Oklahoma Gas and Electric Co. laid out a plan to reduce demand for its electricity so it doesn't have to build a new power plant until at least 2020, the utility told regulators on Tuesday.
OG&E may add more renewable energy, most likely wind generation, by 2014. It also plans to install emissions-control equipment to deal with several federal environmental regulations. But OG&E wants to hold off on the most expensive emissions controls for its coal plants until legal reviews are complete.
The utility presented its integrated resource plan at a public meeting before the Oklahoma Corporation Commission in Oklahoma City. The plan, which is not binding, has to be submitted every three years to regulators.
Leon Howell, OG&E's director of resource planning, said the plan is a snapshot of how the utility will deal with future customer needs in several areas, including generation, transmission and environmental regulations.
“Demand response is very important to our 2020 goal going forward,” Howell said.
Smart meters used
OG&E said the installation of smart meters and Smart Hours, a variable-pricing program for peak-demand times, will help lower daily customer demand. The utility forecasts daily system demand of 5,864 megawatts in 2020, a reduction of more than 500 megawatts. Most of the reduction would come from expiring wholesale power contracts OG&E has with other utilities.
The utility said it will issue a request for information next year to see if additional wind capacity would be affordable for its customers. OG&E added wind power last year with its 227 megawatt Crossroads project in Dewey County. It will add another 60 megawatts later this year when it begins buying power from a NextEra Energy Resources wind farm near Blackwell.
Shifting to natural gas
Coal generated 59 percent of OG&E's electricity in 2011, with another 35 percent coming from natural gas. Wind provided the remaining 6 percent. The utility expects to shift most of its generation to natural gas by 2042, when it will make up almost two-thirds of OG&E's energy mix.
Jim Roth, an attorney representing Chesapeake Energy Corp., commended the utility for moving toward natural gas for more of its future generation. But he urged OG&E to explore recent commission rules that make it easier for utilities to buy natural gas on long-term contracts.
“We think Oklahoma's ratepayers could benefit by Oklahoma utilities locking in a long-term gas supply,” Roth, a former corporation commissioner, said after the meeting. “They obviously don't need to lock in their entire supply, but when we're at historic lows, why not lock in at least 10 years or more?”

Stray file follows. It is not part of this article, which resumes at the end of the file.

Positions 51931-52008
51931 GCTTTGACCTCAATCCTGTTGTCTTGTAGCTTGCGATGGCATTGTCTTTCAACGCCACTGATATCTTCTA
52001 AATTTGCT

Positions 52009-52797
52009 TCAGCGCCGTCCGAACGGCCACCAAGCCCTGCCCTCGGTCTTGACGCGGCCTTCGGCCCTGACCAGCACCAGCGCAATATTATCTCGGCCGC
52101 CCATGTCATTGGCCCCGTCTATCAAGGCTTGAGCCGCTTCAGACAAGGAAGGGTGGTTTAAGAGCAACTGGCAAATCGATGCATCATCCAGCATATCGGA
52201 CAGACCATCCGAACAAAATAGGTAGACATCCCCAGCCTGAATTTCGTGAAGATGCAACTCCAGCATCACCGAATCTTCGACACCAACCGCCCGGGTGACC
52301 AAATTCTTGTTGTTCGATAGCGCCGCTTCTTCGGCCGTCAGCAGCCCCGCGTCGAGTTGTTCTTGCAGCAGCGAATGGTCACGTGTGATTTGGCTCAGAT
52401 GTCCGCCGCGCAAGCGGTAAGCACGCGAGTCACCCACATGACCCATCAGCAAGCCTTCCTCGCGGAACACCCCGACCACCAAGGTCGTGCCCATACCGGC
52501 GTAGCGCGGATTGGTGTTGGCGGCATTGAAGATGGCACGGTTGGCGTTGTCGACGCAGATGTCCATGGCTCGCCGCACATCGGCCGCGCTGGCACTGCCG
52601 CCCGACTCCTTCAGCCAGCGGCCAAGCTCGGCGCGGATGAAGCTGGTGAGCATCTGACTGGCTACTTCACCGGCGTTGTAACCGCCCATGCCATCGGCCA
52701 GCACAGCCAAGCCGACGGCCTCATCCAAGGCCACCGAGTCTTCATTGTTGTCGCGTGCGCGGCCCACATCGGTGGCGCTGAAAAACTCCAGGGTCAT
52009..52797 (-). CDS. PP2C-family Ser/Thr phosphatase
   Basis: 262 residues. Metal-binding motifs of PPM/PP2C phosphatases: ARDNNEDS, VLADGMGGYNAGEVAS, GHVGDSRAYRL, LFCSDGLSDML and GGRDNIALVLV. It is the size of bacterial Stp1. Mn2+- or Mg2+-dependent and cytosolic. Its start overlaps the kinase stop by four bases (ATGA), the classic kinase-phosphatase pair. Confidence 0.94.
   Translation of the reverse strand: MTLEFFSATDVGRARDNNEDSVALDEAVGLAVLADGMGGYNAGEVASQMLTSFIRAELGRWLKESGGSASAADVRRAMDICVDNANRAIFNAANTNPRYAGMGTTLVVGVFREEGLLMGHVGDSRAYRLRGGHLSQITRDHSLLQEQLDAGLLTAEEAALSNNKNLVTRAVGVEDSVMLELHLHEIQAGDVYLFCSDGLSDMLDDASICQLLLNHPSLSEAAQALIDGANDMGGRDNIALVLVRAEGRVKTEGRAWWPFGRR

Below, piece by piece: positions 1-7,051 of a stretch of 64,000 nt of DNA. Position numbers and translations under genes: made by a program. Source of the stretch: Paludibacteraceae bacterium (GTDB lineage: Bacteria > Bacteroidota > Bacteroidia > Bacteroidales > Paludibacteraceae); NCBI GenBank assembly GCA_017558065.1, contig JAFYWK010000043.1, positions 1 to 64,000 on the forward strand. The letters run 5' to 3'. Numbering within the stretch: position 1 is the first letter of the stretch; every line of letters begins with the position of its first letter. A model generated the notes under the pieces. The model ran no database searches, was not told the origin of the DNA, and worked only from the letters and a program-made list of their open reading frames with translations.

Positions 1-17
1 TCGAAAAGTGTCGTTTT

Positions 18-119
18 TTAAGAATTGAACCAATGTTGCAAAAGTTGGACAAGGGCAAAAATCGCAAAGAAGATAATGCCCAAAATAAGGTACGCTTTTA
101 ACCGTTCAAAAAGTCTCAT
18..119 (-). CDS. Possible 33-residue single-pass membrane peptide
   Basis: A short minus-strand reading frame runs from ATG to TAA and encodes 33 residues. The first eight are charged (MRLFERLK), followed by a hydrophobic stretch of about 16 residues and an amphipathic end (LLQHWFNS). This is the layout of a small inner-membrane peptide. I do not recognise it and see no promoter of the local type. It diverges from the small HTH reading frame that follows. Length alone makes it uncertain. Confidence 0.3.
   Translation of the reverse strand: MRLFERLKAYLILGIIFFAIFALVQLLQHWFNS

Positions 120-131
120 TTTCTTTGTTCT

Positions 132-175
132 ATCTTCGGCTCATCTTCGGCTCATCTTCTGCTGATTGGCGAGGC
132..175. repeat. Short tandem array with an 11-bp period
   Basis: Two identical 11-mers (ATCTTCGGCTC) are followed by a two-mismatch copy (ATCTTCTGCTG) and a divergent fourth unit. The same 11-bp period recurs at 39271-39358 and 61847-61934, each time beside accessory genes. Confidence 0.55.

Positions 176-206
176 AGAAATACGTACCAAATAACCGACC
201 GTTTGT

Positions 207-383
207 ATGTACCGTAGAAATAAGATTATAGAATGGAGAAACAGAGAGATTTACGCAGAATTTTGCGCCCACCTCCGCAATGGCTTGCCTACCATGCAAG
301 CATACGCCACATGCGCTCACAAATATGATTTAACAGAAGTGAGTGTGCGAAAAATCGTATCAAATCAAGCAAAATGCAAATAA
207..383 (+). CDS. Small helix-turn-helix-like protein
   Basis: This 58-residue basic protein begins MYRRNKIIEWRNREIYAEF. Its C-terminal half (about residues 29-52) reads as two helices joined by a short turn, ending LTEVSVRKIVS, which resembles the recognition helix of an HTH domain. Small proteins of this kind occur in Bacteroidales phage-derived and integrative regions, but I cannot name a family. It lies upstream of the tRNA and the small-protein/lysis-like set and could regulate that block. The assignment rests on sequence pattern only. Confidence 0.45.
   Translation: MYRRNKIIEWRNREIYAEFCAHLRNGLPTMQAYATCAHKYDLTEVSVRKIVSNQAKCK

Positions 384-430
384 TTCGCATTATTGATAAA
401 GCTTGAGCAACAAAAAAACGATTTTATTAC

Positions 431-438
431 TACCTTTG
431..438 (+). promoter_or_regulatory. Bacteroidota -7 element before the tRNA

In the meantime, OG&E has to deal with several environmental regulations to control emissions from its coal plants. Scrubbers are the most expensive option, OG&E said, but it may also look at retiring coals units or converting them to natural gas. Much of those costs would be passed on to customers.
“We're continuing to look out for customers' costs and that's the big reason why we are delaying the decision on scrubbers and we haven't gone forward with putting scrubbers on our units,” Howell said.
OG&E is working toward installing emissions-control equipment for regulations dealing with mercury and air toxic gases, as well as nitrogen oxide emissions. But it is waiting for a court review to deal with sulfur dioxide emissions, which federal regulators said interfere with visibility at national parks.
Coal plants criticized
The Sierra Club said OG&E should be doing more to emphasize energy efficiency and criticized the utility for relying on aging coal plants that are due for expensive upgrades.
“It is also disappointing that OG&E views cleanup requirements on its coal plants as hassles to be battled in court rather than an opportunity to better protect the health of Oklahomans,” said Whitney Pearson, associate organizing representative with the Sierra Club's Beyond Coal campaign.
OG&E said its customers will be responsible for more than $1.36 billion in transmission upgrades in the next decade to make the regional grid more reliable. The utility is a member of the Arkansas-based Southwest Power Pool, which organizes and plans electricity transmission in a nine-state area. Major transmission upgrade costs for the region are pooled among members.
Several meeting participants questioned OG&E on the cost estimates for those transmission upgrades. The estimates went from $61 million in 2011 to $147 million by 2021.
Howell said the pool has ramped up its transmission expansion plans and the revenue requirements should come down over time as the investments depreciate over the next 40 years.